Such was the brother’s tale of earthly love—
He ceased, and sadly bowed his reverend head:
For us, we wept, and raised our eyes above,
And sang the ‘De Profundis’ for the dead.
A freshening breeze played on our moistened cheeks,
The far horizon oped its walls of light,
And lo! with purple hills and sun-bright peaks
A glorious isle gleamed on our gladdened sight,
“Post resurrectionis diem dominicae navigabitis ad altam insulam ad occidentalem plagam, quae vocatur PARADISUS AVIUM.”—“Life of St. Brendan,” in Capgrave, fol. 45.
It was the fairest and the sweetest scene—
The freshest, sunniest, smiling land that e’er
Held o’er the waves its arms of sheltering green
Unto the sea and storm-vexed mariner:—
No barren waste its gentle bosom scarred,
Nor suns that burn, nor breezes winged with ice,
Nor jagged rocks (Nature’s grey ruins) marred
The perfect features of that Paradise.
The verdant turf spreads from the crystal marge
Of the clear stream, up the soft-swelling hill,
Rose-bearing shrubs and stately cedars large
All o’er the land the pleasant prospect fill.
Unnumbered birds their glorious colours fling
Among the boughs that rustle in the breeze,
As if the meadow-flowers had taken wing
And settled on the green o’er-arching trees.
Oh! Ita, Ita, ’tis a grievous wrong,
That man commits who uninspired presumes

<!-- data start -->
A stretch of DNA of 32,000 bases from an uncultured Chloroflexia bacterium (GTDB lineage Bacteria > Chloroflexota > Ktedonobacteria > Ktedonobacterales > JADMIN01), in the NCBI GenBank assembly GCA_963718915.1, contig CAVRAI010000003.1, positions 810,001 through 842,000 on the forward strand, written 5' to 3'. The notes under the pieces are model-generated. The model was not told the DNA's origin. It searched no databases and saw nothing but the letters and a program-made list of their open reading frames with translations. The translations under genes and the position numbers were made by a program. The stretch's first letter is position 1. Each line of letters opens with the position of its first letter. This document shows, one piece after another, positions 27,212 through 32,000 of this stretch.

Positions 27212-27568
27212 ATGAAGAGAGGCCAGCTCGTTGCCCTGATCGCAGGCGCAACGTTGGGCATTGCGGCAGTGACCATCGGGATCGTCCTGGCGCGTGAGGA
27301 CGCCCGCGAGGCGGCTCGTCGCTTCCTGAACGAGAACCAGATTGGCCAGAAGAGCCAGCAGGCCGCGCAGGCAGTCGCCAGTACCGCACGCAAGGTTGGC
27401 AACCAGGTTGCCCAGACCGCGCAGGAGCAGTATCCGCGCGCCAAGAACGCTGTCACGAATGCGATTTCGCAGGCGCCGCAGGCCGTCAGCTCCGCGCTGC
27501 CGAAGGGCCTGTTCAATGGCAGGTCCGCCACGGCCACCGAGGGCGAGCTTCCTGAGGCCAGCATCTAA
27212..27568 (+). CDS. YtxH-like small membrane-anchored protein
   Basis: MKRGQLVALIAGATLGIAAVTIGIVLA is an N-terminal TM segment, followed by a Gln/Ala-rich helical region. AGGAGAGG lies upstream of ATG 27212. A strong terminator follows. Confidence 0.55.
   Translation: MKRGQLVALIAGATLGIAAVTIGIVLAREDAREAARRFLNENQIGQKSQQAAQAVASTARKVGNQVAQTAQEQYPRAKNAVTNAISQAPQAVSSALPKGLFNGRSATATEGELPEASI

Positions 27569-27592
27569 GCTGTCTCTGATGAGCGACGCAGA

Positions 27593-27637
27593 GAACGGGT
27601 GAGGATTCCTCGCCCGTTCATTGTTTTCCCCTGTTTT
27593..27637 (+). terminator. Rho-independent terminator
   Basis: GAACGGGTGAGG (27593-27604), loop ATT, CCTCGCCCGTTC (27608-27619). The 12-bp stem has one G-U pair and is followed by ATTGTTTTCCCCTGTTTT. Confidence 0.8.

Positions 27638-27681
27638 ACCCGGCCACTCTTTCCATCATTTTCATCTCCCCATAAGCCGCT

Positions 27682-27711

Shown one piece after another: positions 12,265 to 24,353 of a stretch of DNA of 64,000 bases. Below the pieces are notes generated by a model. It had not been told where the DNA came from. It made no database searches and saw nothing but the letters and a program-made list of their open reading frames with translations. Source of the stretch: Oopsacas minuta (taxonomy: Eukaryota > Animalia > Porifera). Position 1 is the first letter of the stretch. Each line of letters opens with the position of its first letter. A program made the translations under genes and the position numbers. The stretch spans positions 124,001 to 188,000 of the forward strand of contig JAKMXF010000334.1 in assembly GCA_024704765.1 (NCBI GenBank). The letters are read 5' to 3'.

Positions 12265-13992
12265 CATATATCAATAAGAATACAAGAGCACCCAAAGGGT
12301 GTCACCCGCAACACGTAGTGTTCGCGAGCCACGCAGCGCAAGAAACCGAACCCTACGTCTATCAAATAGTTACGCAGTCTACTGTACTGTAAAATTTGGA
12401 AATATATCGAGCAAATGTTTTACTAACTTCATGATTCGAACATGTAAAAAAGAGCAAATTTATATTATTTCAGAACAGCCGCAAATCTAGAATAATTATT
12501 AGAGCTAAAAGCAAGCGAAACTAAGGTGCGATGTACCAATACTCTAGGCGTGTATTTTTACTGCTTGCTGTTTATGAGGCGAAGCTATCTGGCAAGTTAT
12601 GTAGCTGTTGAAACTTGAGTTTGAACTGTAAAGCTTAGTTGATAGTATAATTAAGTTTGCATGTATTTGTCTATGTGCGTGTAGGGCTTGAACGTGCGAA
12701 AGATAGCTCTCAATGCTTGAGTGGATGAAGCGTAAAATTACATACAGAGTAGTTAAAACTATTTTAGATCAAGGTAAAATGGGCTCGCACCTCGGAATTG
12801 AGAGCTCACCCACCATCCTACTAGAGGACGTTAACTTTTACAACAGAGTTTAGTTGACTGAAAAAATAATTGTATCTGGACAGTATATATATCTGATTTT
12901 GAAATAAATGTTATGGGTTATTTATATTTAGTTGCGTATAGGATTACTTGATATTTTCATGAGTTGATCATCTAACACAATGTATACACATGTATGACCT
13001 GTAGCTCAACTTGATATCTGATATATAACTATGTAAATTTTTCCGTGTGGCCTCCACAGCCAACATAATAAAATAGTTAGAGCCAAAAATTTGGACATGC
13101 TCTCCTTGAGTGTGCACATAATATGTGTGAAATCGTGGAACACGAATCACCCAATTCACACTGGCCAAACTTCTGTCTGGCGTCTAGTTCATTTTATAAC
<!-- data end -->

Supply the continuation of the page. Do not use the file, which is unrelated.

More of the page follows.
To sing the heavenly sweetness of their song—
To paint the glorious tinting of their plumes—
Plumes bright as jewels that from diadems
Fling over golden thrones their diamond rays—
Bright, even as bright as those three mystic gems,
The angel bore thee in thy childhood’s days.
There dwells the bird that to the farther west
Bears the sweet message of the coming spring;
June’s blushing roses paint his prophet breast,
And summer skies gleam from his azure wing.
While winter prowls around the neighbouring seas,
The happy bird dwells in his cedar nest,
Then flies away, and leaves his favourite trees
Unto this brother of the graceful crest.
Birds that with us are clothed in modest brown,
There wear a splendour words cannot express;
The sweet-voiced thrush beareth a golden crown,
And even the sparrow boasts a scarlet dress.
There partial nature fondles and illumes
The plainest offspring that her bosom bears;
The golden robin flies on fiery plumes,
And the small wren a purple ruby wears.
Birds, too, that even in our sunniest hours,
Ne’er to this cloudy land one moment stray,
Whose brilliant plumes, fleeting and fair as flowers,
Come with the flowers, and with the flowers decay.
The Indian bird, with hundred eyes, that throws
From his blue neck the azure of the skies,
And his pale brother of the northern snows,
Bearing white plumes, mirrored with brilliant eyes.